Monday, December 9, 2013
BOSTON — You can tell a lot from a goalie's mask.
Tim Thomas has had many highs in a Bruins uniform, including last year’s run to the Stanley Cup championship, but his decision to sit out next season comes as no surprise to critics who have called him a selfish player.
The Associated Press
• Won Conn Smythe Trophy (playoff MVP) in 2011, had a 1.98 goals-against average as Bruins went 16-9 in playoffs and won the Stanley Cup.
• Won Vezina Trophy (top goalie) in 2009 and 2011.
• Won four straight NHL All-Star games, 2008-2012 (no game in 2010).
• Named to 2010 U.S. Olympic team, but played in only one game.
The mask Tim Thomas wears is black and white. Not black and gold.
On the front, the part seen by millions of hockey fans over the course of a season, there is no mention of the Boston Bruins.
There is a "TT" logo, one used by the goalie for his summer hockey camps. You have to go around the back of the mask to find the only reference to his NHL team, a pair of bear claws surrounding a USA shield.
In his mask, like in his professional life, Thomas put himself in front of his team.
Over the past seven seasons, the Boston Bruins have paid Thomas more than $25 million to play hockey. They owe him another $3 million next season, but Thomas has announced he is taking a year off.
According to his Facebook page, he will hang up his pads to "reconnect with the three F's. Friends, Family, and Faith."
There's another F Thomas doesn't value -- fidelity.
He is leaving a team that gave him his first opportunity to play regularly in the NHL at the age of 31.
Prior to that, Thomas had spent his hockey life playing in hockey outposts like Alabama, Rhode Island, Sweden and Finland.
The Bruins' faith in Thomas was rewarded. He has won two Vezina Trophies as the league's best goaltender, and last year took the Conn Smythe Trophy (playoff MVP) with one of the greatest playoff goaltending performances in the history of the game.
Thomas posted a second Facebook statement on Saturday night, providing links to two stories on a pending global economic meltdown.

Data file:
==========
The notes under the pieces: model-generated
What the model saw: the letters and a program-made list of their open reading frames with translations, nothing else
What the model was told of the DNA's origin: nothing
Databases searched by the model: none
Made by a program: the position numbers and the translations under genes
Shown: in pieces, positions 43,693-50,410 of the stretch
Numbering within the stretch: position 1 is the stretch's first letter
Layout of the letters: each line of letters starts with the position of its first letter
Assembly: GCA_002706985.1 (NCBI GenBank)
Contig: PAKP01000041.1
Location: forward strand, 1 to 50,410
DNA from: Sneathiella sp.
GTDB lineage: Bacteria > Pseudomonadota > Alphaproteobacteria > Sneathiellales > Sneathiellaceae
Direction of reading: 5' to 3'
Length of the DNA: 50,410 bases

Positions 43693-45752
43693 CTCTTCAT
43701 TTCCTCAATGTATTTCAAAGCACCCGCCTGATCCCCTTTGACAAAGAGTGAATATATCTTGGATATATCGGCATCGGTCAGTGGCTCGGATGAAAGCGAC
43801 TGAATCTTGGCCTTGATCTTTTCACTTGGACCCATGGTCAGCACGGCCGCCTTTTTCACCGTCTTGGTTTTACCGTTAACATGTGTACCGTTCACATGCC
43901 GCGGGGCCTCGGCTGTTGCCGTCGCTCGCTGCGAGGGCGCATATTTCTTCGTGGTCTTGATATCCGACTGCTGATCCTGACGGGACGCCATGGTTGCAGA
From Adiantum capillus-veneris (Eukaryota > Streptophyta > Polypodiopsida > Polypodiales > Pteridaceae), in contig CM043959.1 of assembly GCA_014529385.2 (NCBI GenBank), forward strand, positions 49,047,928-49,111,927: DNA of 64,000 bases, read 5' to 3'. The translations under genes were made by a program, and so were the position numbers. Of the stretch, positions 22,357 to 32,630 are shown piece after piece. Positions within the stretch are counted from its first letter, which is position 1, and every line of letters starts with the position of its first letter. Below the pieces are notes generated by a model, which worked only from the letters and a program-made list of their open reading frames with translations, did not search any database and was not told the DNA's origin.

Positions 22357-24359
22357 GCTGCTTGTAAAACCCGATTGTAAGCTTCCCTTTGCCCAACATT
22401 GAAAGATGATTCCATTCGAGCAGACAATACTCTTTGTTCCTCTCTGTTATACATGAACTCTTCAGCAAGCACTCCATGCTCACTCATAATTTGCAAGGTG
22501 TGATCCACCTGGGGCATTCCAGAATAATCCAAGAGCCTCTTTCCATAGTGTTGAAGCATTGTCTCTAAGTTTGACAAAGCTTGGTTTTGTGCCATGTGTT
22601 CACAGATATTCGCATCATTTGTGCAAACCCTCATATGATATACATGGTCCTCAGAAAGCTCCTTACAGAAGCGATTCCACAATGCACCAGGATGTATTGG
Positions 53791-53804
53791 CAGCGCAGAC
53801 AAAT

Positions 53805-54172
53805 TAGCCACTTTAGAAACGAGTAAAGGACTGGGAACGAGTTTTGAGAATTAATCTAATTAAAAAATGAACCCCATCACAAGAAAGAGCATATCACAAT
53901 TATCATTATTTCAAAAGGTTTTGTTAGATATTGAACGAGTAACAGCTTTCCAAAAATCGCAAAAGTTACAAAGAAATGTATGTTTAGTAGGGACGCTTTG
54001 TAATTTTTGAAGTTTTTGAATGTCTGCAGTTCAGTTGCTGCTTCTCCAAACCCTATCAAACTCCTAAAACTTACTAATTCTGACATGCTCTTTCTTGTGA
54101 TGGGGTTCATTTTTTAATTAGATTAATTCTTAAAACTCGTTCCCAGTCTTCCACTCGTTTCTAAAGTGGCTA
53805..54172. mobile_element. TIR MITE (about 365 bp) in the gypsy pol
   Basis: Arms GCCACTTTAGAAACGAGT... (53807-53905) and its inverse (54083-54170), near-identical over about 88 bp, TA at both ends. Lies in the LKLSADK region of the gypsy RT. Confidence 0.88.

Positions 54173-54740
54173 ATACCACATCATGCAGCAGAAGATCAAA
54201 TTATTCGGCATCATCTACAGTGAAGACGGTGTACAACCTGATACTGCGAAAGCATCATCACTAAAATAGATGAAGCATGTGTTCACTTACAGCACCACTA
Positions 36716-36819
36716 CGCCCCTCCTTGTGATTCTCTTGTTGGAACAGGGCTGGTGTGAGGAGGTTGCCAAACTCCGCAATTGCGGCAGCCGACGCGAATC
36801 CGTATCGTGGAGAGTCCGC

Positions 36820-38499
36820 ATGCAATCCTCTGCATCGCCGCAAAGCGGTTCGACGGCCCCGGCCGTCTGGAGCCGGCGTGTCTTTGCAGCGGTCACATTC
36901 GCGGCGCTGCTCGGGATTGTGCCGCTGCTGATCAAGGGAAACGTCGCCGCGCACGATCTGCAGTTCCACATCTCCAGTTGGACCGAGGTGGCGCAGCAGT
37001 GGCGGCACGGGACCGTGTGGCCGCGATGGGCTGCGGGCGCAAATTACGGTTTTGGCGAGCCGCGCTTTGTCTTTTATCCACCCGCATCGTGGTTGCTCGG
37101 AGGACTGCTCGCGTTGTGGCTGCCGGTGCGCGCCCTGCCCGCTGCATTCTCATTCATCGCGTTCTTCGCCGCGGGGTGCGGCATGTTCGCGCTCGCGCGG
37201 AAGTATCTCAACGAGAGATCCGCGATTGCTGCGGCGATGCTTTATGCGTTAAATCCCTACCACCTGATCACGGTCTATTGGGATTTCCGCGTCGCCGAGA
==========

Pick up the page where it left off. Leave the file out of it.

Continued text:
Apparently, Thomas wants to bunker down on his ranch in Colorado and prepare for the trouble ahead.
I'm no economist, but one way to avoid a monetary crisis is to earn another $3 million. Just saying.
Those links were quickly removed from his webpage. Thomas didn't remove the link to his hockey camps, or another to a product he's involved with, or yet a third to a company for which he's a spokesman.
So, please feel free to continue to support his ventures and business interests with your hard-earned money while he helps his family through the difficult economic times ahead.
Nothing Thomas does should come as a surprise to Bruins fans.
He made news by skipping out on a trip to the White House, saying it would be a show of support for a president he disagrees with. Actually, he never said that. He posted it on Facebook. He left his teammates to answer the media's questions about his decision.
Now Thomas says he won't play hockey for a year. But he's not retiring. In fact, he says he'll stay in shape and wants to play in the next Olympics for Team USA. Which is why many observers think he will play next year, just not for the Bruins. Maybe he's upset by the reaction to his White House decision, maybe he still harbors resentment from the team's efforts to trade him two summers ago.
In the meantime, the Bruins have to move on without Thomas. He's gone, but certainly not forgotten -- GM Peter Chiarelli is left holding onto a $5 million salary cap hit for Thomas, even if he's not playing.
Thomas' rise to the top of the NHL is a great story. He was the ultimate hockey underdog. Will we remember that story? Will we remember his work in the community through the Tim Thomas Foundation?
Probably not. When we think of Thomas, we'll probably think of these final months of his time in Boston, and reconnect with another F.
Tom Caron is the studio host for Red Sox broadcasts on the New England Sports Network. His column appears in the Press Herald on Tuesdays.